I did my cast off on the plane back to London.

Used Ysolda’s tubular BO. It was a stressful experience because I didn’t put in a lifeline, so couldn’t afford any mistakes. Fortunately it turned out fine.

I added some extra decoration to the sweater to make it more Christmassy. I’ll reveal all in a Friday post once I know when the episode is going to be aired.

Pattern: Port Charlotte by Kate Davies. I made size 4 and my gauge was pretty much spot on.

Yarn: Titus by Baa Ram Ewe. Around 2 skeins White Rose, Gobstopper mini skeins and some Jamieson&Smith jumper weight from my stash

Ravelry project page

Dairy-free almond and apple cake

The stars aligned for one of my increasingly rare opportunities to bake. I was hosting a gathering at my house for my quidditch team, one of whom was having a birthday the next day. Since she is lactose intolerant, I decided to have a go at a dairy-free bake. I looked specifically for a recipe that still included eggs, since I’ve had mixed success with vegan bakes in the past. This Nigella recipe popped up on Pinterest, so I decided to give it a go. The cake is also gluten-free.

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The recipe states that the cake is best eaten warm, so I made the apple sauce in advance to save some time. The apple sauce was delicious- I might well make that again. I enjoyed this cake, especially considering it’s a ‘free from’ type recipe. Not the best pictures I’ve ever taken. I may have already started drinking when I was making this cake.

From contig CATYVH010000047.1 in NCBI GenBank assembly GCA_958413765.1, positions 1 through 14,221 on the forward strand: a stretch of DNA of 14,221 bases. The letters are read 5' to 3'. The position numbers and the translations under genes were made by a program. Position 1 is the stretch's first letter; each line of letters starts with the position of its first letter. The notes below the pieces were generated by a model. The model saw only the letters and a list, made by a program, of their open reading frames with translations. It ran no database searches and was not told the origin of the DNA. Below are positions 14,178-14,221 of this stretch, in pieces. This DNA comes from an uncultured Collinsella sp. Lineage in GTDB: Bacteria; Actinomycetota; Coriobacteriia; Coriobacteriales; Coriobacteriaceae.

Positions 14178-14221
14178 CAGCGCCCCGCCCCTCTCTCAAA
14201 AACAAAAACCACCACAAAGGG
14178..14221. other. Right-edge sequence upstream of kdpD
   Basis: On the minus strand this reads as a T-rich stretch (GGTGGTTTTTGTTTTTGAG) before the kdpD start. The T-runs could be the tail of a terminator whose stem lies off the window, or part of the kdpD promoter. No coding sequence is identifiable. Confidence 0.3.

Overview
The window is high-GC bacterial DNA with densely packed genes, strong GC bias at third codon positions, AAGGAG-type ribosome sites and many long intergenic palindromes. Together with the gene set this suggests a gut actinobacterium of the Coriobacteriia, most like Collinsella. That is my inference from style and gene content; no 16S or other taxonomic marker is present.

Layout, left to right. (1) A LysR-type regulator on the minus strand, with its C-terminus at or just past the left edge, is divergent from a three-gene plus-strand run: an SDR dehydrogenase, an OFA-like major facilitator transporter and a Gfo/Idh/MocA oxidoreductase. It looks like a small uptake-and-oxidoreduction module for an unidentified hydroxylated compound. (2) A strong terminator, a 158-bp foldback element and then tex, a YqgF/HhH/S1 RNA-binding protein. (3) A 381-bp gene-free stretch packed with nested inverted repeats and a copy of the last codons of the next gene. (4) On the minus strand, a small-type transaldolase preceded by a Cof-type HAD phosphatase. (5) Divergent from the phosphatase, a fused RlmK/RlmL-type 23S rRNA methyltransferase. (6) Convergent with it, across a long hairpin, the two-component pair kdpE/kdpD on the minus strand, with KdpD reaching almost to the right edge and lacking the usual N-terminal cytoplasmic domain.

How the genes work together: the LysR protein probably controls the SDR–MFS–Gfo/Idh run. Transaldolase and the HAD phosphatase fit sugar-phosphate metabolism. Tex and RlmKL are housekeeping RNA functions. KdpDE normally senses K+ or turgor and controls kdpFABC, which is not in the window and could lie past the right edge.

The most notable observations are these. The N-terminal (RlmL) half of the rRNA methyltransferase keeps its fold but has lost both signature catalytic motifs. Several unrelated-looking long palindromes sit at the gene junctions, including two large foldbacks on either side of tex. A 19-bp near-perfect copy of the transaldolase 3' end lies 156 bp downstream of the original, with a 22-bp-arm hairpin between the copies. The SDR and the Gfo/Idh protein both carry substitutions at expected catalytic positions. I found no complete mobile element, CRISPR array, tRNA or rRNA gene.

Candles

WiP Wednesday 4: 1960s coat

Homework for the Sew Over It class this week (after week three) was super arduous. I spent the best part of two days working on it.

I started by unpicking part of the collar to insert a hanging chain.

I then tacked the edges of the fronts and collar down in preparation for pressing. That took ages and was quite stressful as my fabric doesn’t like steam. I also had to hand stitch the neckline facings together, which apparently stops the inside of the collar ripping when you hang the coat up.